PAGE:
EU ≠ Superstate

Don’t exaggerate the importance of the EU – as Viviane Reding, Martin Schulz and Jacques Delors have all done in the past, claiming 70-80% of national laws stem from Brussels (the true figure in Britain is less than 15%). Emphasise that the vast majority of decisions that matter to people – whether on schools, hospitals, tax levels or sending soldiers to war - are taken by British politicians in London, Edinburgh, Cardiff and Belfast not by MEPs or ministers in Belgium.

Not the usual suspects

If you work for the EU, make money feeding off it or profit from trading within a single market, it stands to reason you will be in favour of British membership. That’s why the ‘Yes’ campaign should be wary of stuffing its staff with the usual suspects – think tankers, business leaders, former diplomats, ministers and officials and other professional Europeans. At present, over a third of the Advisory Board of British Influence – a pro-EU lobby group – are Lords, Baronesses, Sirs or Dames. It might help to have some spokespeople who are not starry-eyed EU cheerleaders but simply believe that, on balance, UK membership of the Union is a good thing.

Zip it Jean-Claude

The best contribution the European Commission, parliament and other Brussels institutions can make to the campaign is to make a Trappist vow of silence. Nothing Jean-Claude Juncker or Martin Schulz says will convince Brits to stay in the EU. Indeed it is likely to have the opposite effect. The only comment EU officials should have on the referendum is ‘It’s for the British people to decide,’ not “I don't understand why someone would want to leave EU” as Commissioner Jyrki Katainen tweeted this week.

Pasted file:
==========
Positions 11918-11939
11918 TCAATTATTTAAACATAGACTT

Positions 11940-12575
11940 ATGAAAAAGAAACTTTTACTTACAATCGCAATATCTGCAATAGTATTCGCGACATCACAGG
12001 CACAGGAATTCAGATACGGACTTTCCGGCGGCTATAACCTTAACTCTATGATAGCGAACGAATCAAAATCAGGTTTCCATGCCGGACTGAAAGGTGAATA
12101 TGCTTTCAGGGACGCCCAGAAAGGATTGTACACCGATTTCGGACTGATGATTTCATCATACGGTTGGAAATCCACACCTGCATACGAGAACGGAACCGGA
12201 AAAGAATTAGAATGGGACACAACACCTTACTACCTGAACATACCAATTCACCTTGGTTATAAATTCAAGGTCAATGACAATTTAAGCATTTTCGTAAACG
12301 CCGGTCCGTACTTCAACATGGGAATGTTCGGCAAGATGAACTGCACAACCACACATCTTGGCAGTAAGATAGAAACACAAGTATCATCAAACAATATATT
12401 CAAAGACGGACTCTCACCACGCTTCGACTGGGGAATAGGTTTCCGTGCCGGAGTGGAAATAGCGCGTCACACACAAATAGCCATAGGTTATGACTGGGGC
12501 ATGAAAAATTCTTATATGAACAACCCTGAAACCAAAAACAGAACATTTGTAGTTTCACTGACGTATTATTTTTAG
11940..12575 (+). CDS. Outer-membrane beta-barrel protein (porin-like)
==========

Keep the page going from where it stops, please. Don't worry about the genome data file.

Don’t get cocky

Polls currently show a healthy majority in favour of staying in the EU. But they are the highest they have been for over a decade and are likely to narrow as the day of destiny approaches. Remember that at the start of the French referendum campaign on the EU constitution 10 years ago this month, over 70% supported the treaty changes. By the end, 55% voted against, leaving the constitutional project dead in the water.

Hold your nose

You may not support holding an EU referendum. Tough luck. It’s happening. So embrace the chance to have a debate and let people have their say on such an important issue. You also may not like some of the folk campaigning for a “Yes’ vote with you – Cameron, for example. If that’s the case, hold your nose. You can get back to bashing the hell out of each other once the campaign is won.

Gareth Harding is Managing Director of Clear Europe, a communications company. He also runs the Missouri School of Journalism's Brussels Programme. Follow him on Twitter @garethharding.


The views expressed in this opinion piece are the author's, not those of EUobserver.